Folate deficiency can coexist with vitamin B12 deficiency and also causes macrocytic anemia.  Serum folate should be measured to rule out concurrent folate deficiency anemia, especially when homocysteine is elevated.

Tests for Root Cause of B12 Deficiency Anemia

The presence of intrinsic factor and antiparietal cell antibodies in conjunction with megaloblastic B12 deficiency anemia are highly suggestive of pernicious anemia (5). Pernicious anemia occurs 20 times more frequently in patients with hypothyroidism.  Positive intrinsic factor and/or antiparietal cell antibodies should be followed with a comprehensive thyroid panel to assess thyroid function.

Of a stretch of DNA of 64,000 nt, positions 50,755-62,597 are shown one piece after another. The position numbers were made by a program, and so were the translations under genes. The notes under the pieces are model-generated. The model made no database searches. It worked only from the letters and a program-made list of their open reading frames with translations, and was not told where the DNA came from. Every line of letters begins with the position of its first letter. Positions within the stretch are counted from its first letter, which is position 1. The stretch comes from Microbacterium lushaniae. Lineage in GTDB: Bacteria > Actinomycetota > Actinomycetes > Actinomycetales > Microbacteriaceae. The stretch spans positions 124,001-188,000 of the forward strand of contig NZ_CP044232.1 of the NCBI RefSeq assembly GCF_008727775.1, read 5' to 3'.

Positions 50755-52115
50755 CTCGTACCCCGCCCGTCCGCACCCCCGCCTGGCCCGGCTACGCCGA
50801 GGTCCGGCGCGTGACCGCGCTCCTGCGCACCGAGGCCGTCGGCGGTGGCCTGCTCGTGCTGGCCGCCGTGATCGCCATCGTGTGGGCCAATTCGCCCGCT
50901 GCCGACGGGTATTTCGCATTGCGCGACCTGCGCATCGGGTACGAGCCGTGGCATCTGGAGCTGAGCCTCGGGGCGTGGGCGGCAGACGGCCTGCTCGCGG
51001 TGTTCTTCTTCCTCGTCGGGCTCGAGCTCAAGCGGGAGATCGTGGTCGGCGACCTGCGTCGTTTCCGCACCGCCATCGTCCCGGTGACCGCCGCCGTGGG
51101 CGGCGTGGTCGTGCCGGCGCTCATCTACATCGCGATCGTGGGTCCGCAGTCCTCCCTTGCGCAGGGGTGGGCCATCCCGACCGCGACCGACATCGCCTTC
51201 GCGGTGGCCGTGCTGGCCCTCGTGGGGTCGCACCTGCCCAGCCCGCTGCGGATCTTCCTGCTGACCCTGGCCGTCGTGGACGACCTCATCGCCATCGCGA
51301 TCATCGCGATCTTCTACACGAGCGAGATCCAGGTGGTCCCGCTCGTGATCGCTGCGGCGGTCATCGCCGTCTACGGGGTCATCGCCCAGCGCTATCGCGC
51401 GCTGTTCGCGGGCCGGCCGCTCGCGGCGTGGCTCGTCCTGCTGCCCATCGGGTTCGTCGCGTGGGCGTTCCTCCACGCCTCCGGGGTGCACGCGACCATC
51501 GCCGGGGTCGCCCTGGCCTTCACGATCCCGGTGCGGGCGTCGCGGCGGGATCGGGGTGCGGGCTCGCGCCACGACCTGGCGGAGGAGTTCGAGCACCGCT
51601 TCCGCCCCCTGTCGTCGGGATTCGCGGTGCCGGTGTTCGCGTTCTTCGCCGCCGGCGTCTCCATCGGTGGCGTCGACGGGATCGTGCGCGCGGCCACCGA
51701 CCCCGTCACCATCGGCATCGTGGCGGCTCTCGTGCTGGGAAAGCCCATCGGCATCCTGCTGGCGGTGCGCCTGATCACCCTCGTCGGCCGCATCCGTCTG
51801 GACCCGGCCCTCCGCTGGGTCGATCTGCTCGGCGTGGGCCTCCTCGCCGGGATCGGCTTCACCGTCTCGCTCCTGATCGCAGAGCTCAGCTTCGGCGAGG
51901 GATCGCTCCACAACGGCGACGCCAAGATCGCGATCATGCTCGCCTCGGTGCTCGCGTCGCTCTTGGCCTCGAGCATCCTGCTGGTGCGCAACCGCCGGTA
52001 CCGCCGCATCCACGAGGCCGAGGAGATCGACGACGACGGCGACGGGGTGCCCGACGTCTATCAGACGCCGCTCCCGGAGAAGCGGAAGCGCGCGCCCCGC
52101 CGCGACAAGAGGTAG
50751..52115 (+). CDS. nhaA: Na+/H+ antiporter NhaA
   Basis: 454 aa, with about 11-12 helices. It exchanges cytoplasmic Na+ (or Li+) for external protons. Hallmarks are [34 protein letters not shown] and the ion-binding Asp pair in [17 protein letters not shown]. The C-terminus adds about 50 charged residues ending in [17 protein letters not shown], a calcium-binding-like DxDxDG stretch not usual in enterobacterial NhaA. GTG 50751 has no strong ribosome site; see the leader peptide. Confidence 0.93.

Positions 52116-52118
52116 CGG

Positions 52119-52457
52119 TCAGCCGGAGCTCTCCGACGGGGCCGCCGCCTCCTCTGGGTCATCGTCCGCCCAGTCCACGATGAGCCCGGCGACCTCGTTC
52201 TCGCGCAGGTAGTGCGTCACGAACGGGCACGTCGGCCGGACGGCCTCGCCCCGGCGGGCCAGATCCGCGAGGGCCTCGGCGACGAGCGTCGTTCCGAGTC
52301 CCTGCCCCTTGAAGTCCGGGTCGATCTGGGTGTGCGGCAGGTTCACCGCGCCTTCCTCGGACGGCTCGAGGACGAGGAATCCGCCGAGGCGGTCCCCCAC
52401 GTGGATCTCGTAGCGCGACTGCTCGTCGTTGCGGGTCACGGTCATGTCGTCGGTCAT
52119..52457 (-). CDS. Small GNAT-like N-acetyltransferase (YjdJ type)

Various tests are available to aid in the diagnosis of underlying malabsorptive conditions:

  • SIBO breath test
  • Fecal elastase is used to diagnose EPI
  • H. pylori stool test
  • Small intestinal biopsy is the gold standard for Celiac disease diagnosis, but this blood test can measure genetic and immune markers associated with Celiac disease, along with common co-occurring vitamin deficiencies
  • Endoscopy/Colonoscopy with biopsy is the gold standard for diagnosis of Crohn's disease, but fecal calprotectin and lactoferrin, and serum C-reactive protein (CRP) can help to rule in the diagnosis

Screening patients for excess alcohol consumption can be done in office by administering the AUDIT or CAGE questionnaires. Certain findings on a liver panel, including an AST:ALT ratio greater than two and an elevated GGT, are also highly suggestive of chronic alcohol consumption. (10)

Functional Medicine Treatment of B12 Anemia

Reversing vitamin B12 deficiency is required to treat B12 deficiency anemia and is accomplished primarily through diet and supplementation.